• In the meantime a number of developing economies where partial market reforms have already taken place, are following the progress of the debate elsewhere in search of suitable solutions that would work in their own cases

In a white paper titled Economics of Grid-Supported Electric Power Markets: A Fundamental Reconsideration, Leigh Tesfatsion, a professor at Iowa State University, highlights 4 conceptually problematic presumptions embedded in the legacy design of the existing North American markets that are hindering the transition to a predominantly renewable future. She says, “The key problematic presumption is the static conceptualization of the basic transacted product as grid-delivered energy (MWh) competitively priced at designated grid locations during successive operating periods, supported by ancillary services.” Among Tesfatsion’s key concerns is the “increasing uncertainty and volatility of net load” which requires more flexible power supply and demand. The potential remedy is to increase “the dependable availability of diverse dispatchable power flows.” She proposes an alternative “linked swing-contract market design” that is better-suited for an increasingly decarbonized grid. Her proposal “… entails a fundamental switch to a dynamic insurance focus on advance reserve procurement permitting continual balancing of real-time net load,” adding that in this case, “… reserve consists of the guaranteed availability of flexible power production capabilities for possible centralized dispatch during future operating periods, offered into linked centrally-managed forward reserve markets by two-part pricing swing contracts in firm or option form.”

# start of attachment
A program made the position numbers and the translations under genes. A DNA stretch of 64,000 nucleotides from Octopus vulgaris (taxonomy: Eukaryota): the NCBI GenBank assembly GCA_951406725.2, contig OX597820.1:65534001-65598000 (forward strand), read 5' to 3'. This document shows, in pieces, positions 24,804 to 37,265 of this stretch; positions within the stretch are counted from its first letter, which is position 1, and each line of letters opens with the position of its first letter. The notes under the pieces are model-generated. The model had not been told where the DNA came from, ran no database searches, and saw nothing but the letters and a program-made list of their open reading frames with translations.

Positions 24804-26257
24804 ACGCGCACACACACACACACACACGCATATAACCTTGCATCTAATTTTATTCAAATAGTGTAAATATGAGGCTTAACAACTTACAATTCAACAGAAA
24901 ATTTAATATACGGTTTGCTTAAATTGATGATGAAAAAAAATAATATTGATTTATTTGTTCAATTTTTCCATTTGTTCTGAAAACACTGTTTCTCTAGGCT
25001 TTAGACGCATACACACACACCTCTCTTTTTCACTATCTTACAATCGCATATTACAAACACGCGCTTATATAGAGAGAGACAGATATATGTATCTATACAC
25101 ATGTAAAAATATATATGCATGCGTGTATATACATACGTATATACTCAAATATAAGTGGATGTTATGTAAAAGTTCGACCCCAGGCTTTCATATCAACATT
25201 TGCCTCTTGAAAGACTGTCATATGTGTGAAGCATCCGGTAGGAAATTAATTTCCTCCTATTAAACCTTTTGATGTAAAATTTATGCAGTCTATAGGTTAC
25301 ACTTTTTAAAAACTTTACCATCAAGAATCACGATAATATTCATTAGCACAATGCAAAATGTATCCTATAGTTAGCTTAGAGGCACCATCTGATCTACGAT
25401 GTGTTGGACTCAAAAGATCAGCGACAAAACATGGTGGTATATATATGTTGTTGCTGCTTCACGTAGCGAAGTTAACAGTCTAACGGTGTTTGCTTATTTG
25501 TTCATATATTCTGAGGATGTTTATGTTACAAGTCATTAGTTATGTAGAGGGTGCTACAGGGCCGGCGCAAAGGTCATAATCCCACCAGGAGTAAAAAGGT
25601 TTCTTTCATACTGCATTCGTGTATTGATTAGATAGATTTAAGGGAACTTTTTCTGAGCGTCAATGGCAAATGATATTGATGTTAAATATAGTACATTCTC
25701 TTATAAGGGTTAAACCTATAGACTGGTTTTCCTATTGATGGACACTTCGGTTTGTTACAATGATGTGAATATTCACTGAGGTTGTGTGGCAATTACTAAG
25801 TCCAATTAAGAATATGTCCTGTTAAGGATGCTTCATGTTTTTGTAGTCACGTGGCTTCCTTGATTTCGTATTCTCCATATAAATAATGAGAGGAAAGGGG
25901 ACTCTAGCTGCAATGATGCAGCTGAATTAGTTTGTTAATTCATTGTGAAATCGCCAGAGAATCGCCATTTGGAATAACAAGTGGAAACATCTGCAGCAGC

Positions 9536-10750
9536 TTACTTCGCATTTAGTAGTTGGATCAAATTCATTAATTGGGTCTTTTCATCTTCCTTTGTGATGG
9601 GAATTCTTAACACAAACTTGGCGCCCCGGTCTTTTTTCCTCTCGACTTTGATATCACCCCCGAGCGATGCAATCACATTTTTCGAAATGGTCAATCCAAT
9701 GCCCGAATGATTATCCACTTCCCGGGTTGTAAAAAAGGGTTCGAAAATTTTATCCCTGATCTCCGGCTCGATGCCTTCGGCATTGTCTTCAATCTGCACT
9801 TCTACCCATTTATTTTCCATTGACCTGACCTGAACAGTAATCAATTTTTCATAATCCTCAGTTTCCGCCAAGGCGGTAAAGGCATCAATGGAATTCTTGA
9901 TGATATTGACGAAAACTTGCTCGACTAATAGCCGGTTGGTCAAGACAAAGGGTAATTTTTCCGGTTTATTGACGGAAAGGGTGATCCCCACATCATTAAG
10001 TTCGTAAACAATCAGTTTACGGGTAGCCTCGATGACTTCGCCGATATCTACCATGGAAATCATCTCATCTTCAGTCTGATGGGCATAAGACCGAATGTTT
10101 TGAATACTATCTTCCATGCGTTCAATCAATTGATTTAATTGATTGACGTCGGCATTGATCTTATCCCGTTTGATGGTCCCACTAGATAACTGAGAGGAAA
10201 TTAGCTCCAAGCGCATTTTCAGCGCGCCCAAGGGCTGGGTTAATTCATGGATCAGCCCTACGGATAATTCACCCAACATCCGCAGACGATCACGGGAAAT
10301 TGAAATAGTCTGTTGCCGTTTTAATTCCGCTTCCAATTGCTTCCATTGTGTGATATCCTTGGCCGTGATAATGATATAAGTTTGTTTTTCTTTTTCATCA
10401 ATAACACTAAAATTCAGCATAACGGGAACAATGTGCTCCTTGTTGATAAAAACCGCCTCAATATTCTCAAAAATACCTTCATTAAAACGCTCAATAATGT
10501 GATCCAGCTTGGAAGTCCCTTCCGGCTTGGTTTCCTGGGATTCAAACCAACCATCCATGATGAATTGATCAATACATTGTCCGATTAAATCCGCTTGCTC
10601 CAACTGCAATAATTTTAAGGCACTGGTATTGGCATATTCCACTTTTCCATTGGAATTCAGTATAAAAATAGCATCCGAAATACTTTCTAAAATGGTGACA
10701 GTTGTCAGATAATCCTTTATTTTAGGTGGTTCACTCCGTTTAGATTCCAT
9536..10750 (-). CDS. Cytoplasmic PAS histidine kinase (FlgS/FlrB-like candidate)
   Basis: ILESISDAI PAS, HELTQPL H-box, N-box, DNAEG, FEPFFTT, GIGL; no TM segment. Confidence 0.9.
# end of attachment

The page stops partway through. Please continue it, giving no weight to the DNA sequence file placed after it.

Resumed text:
Tesfatsion has submitted her proposal to FERC in response to its requests for proposals on Modernizing Wholesale Electricity Market Design issued in April 2022. She, of course, is not the only one with proposals to modify the existing market design that, most experts agree, are no longer fit for purpose given the changes taking place within the industry, and not just in North America.

Many developing countries with partiallyfunctioning wholesale markets are stuck in what may be considered a no-man’s land: they are no longer centrally operated by a state-owned enterprise (SOE) nor have they advanced to a fully competitive wholesale market where prices are determined by hourly supply and demand conditions. These countries have a chance to design their markets by incorporating the latest ideas being considered elsewhere while considering the full potential of low carbon generation resources as well as developments taking place on the demand side of the market.